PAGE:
limits power meter solo

Training with power has traditionally been the exclusive realm of the well-supported or well-off athlete due to equipment costs and gear limitations. While costs of equipment have been coming down as power meter companies have recognized a greater market in less-resourced amateurs, the technology remains prohibitively expensive to many and continues to be limited by component integration.

LIMITS was designed to address the challenges of existing power meters by remaining non-integrated into existing components, being compact and inexpensive ($249 on the Indiegogo), and by being easy to install onto any bike with pedals. It almost sounds too good to be true.

Meet the power meter to rule them all after the jump…

Rather than integrating into an existing component system, which can be limited to certain disciplines depending on the component, LIMITS is a completely independent unit. Riders simply install the LIMITS unit between their pedal and crank arm, sync it up… and that’s it (there is a dummy LIMITS unit for the drive side). No need to build a wheel or install a new crank set.

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The unit is waterproof and shock resistant. It also measures cadence via inclinometer (so additional magnets are unnecessary) and compensates for temperature in readings from strain gauges inside the unit. It is compatible with both Bluetooth and ANT+ readers. While it appears that installing LIMITS increases your Q-Factor 15-20mm, that really seems to be the only effect on performance- and that seems like a small price to pay to not be limited in training by wheel set, crank type, or pedals.

Available in black or silver, LIMITS power meters start at $249 for the Indiegogo campaign, though the early bird offer will get you in at $190. You have just over a month left to pledge, and finished products should be shipped in December. For more information, check out LIMITS on Indiegogo.

 

43 COMMENTS

  1. If they really wanted to ‘own’ the market (provided the product works as advertised), they should make the retail price the same as the initial offer price, about $250. You could outfit 3-4 bikes for the price of one typical competitors unit. They would win the internet…

  2. they say that it is JUST ANT+, which is fine for this price. They actually make it sound like the wider Q-Factor is a good thing. Riiiight. The biggest thing is that I don’t think this will only work with pedals that have external slots to use with the 15mm pedal wrench. That means no higher end Shimano, Look, etc pedals that can only be installed with an internal 6/8mm hex.

    I have a hard time believing that a company nobody has ever heard of can make a product that is smaller, cheaper, and better than every big name out there in the power game.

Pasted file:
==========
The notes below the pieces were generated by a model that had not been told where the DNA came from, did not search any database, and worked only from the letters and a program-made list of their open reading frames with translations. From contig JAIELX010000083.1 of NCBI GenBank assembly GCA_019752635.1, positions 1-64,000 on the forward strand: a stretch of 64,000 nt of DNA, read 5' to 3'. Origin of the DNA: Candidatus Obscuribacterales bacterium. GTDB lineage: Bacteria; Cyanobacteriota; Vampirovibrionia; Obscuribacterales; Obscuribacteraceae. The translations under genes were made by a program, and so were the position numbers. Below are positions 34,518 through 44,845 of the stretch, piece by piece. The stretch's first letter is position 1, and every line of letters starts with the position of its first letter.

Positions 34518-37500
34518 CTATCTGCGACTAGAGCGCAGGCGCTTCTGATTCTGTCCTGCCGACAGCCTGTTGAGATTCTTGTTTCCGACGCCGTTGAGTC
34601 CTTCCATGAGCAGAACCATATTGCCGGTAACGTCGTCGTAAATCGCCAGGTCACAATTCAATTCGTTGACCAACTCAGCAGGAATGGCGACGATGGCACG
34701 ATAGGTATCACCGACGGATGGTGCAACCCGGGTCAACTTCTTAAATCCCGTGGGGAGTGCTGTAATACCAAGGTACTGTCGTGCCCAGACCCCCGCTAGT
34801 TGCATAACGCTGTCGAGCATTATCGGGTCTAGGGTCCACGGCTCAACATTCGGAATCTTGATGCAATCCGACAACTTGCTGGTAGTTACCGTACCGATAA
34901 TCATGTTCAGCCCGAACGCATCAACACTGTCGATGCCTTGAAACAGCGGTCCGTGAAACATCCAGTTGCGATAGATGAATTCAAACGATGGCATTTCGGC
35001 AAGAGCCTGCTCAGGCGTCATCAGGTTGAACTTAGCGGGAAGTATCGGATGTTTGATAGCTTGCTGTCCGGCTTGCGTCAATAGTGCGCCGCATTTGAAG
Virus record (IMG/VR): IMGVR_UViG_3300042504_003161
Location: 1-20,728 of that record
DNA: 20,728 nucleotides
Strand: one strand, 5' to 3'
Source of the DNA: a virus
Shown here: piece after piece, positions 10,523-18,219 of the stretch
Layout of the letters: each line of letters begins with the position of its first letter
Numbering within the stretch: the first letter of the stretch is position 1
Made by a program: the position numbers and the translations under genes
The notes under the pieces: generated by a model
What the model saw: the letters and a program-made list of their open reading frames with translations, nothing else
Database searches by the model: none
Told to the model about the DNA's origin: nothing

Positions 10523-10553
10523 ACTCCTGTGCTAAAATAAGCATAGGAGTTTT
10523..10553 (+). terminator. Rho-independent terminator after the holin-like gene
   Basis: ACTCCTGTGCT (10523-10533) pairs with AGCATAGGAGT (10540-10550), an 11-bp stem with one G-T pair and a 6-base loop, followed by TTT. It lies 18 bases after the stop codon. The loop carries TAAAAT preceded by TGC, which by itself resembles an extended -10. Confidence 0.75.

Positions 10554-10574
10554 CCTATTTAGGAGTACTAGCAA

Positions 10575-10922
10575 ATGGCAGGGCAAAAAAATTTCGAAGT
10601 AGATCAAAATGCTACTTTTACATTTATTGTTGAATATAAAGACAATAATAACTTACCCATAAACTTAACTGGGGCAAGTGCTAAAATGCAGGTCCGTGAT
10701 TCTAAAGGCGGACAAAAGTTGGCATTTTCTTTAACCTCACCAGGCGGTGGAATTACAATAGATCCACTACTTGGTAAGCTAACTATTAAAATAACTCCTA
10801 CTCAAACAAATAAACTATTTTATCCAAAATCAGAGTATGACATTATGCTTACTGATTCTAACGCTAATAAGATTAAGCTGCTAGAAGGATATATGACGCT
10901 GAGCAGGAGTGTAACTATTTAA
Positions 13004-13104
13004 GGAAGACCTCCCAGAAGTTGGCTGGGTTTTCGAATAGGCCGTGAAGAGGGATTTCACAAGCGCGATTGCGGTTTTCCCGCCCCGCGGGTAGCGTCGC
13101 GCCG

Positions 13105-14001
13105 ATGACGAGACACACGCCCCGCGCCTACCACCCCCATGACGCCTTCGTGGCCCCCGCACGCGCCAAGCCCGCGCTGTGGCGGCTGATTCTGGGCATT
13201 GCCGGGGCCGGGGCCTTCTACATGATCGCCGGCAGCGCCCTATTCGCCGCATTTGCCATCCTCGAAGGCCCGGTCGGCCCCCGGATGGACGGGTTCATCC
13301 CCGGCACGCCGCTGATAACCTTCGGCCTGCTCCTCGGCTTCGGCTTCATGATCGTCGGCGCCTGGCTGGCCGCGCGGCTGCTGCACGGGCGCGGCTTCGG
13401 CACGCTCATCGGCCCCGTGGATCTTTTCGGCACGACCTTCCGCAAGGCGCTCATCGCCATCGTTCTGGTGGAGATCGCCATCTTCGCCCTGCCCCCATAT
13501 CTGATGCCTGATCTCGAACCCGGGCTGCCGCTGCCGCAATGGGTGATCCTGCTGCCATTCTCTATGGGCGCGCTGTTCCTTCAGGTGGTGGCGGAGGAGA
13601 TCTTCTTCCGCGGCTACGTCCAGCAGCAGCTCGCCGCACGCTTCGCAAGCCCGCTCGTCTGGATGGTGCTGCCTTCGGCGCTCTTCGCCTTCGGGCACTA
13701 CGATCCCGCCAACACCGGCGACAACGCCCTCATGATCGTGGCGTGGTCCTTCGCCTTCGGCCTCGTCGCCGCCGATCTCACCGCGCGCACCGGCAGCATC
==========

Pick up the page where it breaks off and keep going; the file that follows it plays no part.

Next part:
3. Absolutely none of this is a good idea, so let’s ask people to give us money to make a business of it!

    Ignoring the horrible Q factor, the fact that pedals will inevitably seize on it, and the absurdity of developing a product like this from scratch through crowd funding, I can’t wait to see one snap in two when someone gets on it.

    It’s hard to believe anyone who rides a bike will think the Q factor isn’t a big deal. They make 10mm pedal extenders, try them out and educate yourself.

  4. Glad to see my initial reactions reflected here. Holy Q factor! I still think 4iiii precision will be hard to beat in this price range.

  5. No 1/2″ option. Dang. I was hopeful someone was finally recognizing the growing need for a power solution on one-piece-crank cruiser bikes. I really need to know how much power I am using on the way to the bar.

  6. It isn’t possible to provide a hole for removal of hex wrenched pedals. The hex used to remove the power meter it self looks to be 6mm, so you’d not be able to get anything bigger than 4mm to fit inside the 6mm and actually spin.

    Additionally, if you try to remove a snug Shimano pedal with a 6mm wrench, you’ll shear the wrench. It’s pretty startling. So that’s something else this… thing has got going for it.

  7. Obviously q factor is a big issue. Maybe short custom spindles for speedplays could make this work and keep normal q factor.

  8. As soon as I saw the meter, I knew there would be lots of whining about Q-factors. Get a fat bike people! Adding 15mm to a Q-factor ain’t nothing.

    And it would keep your shoes from rubbing the anodizing off of your cranks. Bonus!

  9. Have they addressed the issue of extra strain being placed on the crankarm by making it a longer lever? I know that there have been a number of (good) cranks that have snapped close to where the pedals attached, I think that this would just make it more likely.